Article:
This week, we lost one of the most popular nonfiction authors of our time. Stephen Covey passed away on July 16, 2012. He wrote eight books, most notably The Seven Habits of Highly Effective People, which has sold more than 25 million copies in 38 languages. If you’re one of the few who hasn’t read this important work, I urge you to pick up a copy.
The subtitle of the book is “Powerful Lessons in Personal Change.” It’s a concept that’s resonates strongly in the world of marketing, which, as I’ve written before, is undergoing massive change. Today, marketing is shifting from the era of one-size-fits-all, top-down marketing to the age of the social-media-empowered, research-savvy buyer.
In honor of Covey’s passing, then, I thought it would be appropriate to reframe his seven habits around our role as modern-day marketers.
Habit 1: Be Proactive
Now’s the time for you to be proactive about changing your go-to-market strategy and practices. Embrace the “silent surfer” who’s on your website evaluating your company and products. Be proactive about changing your approach from one-size-fits all marketing messages into behavior-driven marketing approaches and tactics.
Habit 2: Begin with the End in Mind
Get crystal clear about where you want to take your role and your organization. Define the user experience you’d like for your prospective clients to have as they move through the buying cycle and transition to becoming one of your top customers. Only when you’ve documented these desired states can you activate the change you need.
Habit 3: Put First Things First
Covey emphasizes the differences between urgent and important, and this is perhaps one of the most important concepts for marketers to master. We’re constantly assigned top-priority, “gotta get it out” projects, so it’s critical to become efficient at the daily production side of your job so you have time to implement the important improvement projects that increase the effectiveness of your role and the marketing department. For every new fire drill, ask yourselves where it fits in the Urgent/Important matrix. Only then can you respond appropriately.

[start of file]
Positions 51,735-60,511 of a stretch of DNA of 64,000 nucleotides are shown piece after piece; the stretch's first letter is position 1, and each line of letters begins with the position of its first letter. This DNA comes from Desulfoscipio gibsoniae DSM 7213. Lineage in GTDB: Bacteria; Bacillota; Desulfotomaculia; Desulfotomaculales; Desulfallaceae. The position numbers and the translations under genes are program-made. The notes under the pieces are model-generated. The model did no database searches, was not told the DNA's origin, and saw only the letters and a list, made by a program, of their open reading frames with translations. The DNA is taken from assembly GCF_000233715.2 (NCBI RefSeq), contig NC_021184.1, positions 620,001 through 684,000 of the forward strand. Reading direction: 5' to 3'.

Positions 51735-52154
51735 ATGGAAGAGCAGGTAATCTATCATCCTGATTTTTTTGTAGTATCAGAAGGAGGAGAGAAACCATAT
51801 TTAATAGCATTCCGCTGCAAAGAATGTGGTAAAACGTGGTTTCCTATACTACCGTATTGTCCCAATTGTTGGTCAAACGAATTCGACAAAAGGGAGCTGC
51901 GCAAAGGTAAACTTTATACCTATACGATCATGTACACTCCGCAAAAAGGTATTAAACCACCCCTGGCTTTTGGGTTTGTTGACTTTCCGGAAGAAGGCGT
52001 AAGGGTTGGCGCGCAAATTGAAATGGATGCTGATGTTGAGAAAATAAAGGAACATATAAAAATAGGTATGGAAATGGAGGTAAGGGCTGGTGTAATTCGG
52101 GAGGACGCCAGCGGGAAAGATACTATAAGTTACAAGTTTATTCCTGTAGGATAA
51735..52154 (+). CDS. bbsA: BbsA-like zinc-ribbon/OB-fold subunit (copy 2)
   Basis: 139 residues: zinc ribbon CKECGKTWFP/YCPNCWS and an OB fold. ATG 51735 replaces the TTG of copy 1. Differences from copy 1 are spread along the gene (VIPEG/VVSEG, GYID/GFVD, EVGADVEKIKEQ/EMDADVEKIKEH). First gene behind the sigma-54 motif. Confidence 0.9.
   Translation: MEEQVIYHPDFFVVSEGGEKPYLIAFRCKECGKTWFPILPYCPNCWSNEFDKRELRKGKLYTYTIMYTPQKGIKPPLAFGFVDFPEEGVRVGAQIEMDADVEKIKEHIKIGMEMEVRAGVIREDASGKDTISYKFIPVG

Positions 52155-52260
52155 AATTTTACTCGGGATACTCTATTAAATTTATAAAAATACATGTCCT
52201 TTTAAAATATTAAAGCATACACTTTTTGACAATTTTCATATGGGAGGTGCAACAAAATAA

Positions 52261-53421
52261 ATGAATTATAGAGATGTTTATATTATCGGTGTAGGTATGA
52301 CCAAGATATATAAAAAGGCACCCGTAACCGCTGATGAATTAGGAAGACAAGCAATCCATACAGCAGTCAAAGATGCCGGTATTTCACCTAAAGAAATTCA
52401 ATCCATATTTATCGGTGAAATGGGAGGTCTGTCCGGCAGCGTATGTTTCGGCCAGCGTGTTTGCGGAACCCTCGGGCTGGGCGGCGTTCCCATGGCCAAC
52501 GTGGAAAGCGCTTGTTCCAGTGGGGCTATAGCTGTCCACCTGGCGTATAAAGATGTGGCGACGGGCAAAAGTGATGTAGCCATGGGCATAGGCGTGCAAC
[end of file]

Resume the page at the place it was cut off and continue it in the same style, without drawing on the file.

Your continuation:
Habit 4: Think Win-Win
Genuinely strive for mutually beneficial solutions and agreements in your relationships with sales, IT and other adjacent departments. Create new ways of understanding their roles, needs and duties so that you can collaborate to do more as an organization.
Habit 5: Seek First to Understand, Then to Be Understood
Listen closely to the needs of your customers and prospects. Consider using tools such as surveys, focus groups and buyer personas to develop a heart for the customer. Every marketer should make every effort to get involved in a few customer calls. Only when you fully understand your customers’ challenges and needs can you be effective at crafting the right marketing strategies, hosting the best events and creating the best automated processes.
Habit 6: Synergize
Don’t forget that marketing is a team effort. Look closely at how you work as a department to satisfy the needs of your company, your prospects and your existing clients. If you’re a marketing leader, look for opportunities to organize your department to ensure maximum teamwork.
Habit 7: Sharpen the Saw
Invest in your own development and education. As I discussed in “Building the Marketing Dream Team,” we must dramatically step up our commitment to training and educating marketers at every level of the organization. Without a firm foundation of education in the new marketing tools and techniques, marketing will remain a hit-or-miss, reactive, less-than-full-strength organization for your company.
While we’ll miss new contributions from Stephen Covey, we’re fortunate that we have the legacy of his outstanding body of work. In his honor, dust off your copy of 7 Habits and reread this important book, considering how his teachings apply to your role as a marketer and marketing leader.
1) “Don’t Be a Dinosaur: Marketing’s Four Biological Changes”
2) “The New Normal”
3) “15 Incremental Steps for Digital Marketing Success”